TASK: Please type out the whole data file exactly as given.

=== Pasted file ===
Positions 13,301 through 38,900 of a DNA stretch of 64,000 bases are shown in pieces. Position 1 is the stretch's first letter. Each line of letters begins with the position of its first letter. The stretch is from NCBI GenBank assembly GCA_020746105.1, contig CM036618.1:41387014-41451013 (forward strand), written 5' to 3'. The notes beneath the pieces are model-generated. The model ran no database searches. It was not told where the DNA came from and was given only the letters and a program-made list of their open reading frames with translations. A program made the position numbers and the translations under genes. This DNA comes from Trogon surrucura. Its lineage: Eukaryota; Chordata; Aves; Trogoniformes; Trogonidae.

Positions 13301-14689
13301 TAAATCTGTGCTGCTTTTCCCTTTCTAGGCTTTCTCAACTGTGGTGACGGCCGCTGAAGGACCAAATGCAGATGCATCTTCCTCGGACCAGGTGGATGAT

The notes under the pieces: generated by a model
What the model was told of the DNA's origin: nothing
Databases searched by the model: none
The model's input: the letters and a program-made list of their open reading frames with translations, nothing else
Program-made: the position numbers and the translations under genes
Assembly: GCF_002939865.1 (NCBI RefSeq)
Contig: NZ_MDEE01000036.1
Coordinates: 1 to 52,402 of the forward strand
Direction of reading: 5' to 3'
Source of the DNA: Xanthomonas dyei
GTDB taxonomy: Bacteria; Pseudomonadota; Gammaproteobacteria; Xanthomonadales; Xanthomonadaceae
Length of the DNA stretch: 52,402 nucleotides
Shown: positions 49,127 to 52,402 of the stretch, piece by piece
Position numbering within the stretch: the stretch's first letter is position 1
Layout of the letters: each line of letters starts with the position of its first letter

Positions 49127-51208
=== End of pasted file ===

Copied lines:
Positions 13,301 through 38,900 of a DNA stretch of 64,000 bases are shown in pieces. Position 1 is the stretch's first letter. Each line of letters begins with the position of its first letter. The stretch is from NCBI GenBank assembly GCA_020746105.1, contig CM036618.1:41387014-41451013 (forward strand), written 5' to 3'. The notes beneath the pieces are model-generated. The model ran no database searches. It was not told where the DNA came from and was given only the letters and a program-made list of their open reading frames with translations. A program made the position numbers and the translations under genes. This DNA comes from Trogon surrucura. Its lineage: Eukaryota; Chordata; Aves; Trogoniformes; Trogonidae.

Positions 13301-14689
13301 TAAATCTGTGCTGCTTTTCCCTTTCTAGGCTTTCTCAACTGTGGTGACGGCCGCTGAAGGACCAAATGCAGATGCATCTTCCTCGGACCAGGTGGATGAT

The notes under the pieces: generated by a model
What the model was told of the DNA's origin: nothing
Databases searched by the model: none
The model's input: the letters and a program-made list of their open reading frames with translations, nothing else
Program-made: the position numbers and the translations under genes
Assembly: GCF_002939865.1 (NCBI RefSeq)
Contig: NZ_MDEE01000036.1
Coordinates: 1 to 52,402 of the forward strand
Direction of reading: 5' to 3'
Source of the DNA: Xanthomonas dyei
GTDB taxonomy: Bacteria; Pseudomonadota; Gammaproteobacteria; Xanthomonadales; Xanthomonadaceae
Length of the DNA stretch: 52,402 nucleotides
Shown: positions 49,127 to 52,402 of the stretch, piece by piece
Position numbering within the stretch: the stretch's first letter is position 1
Layout of the letters: each line of letters starts with the position of its first letter

Positions 49127-51208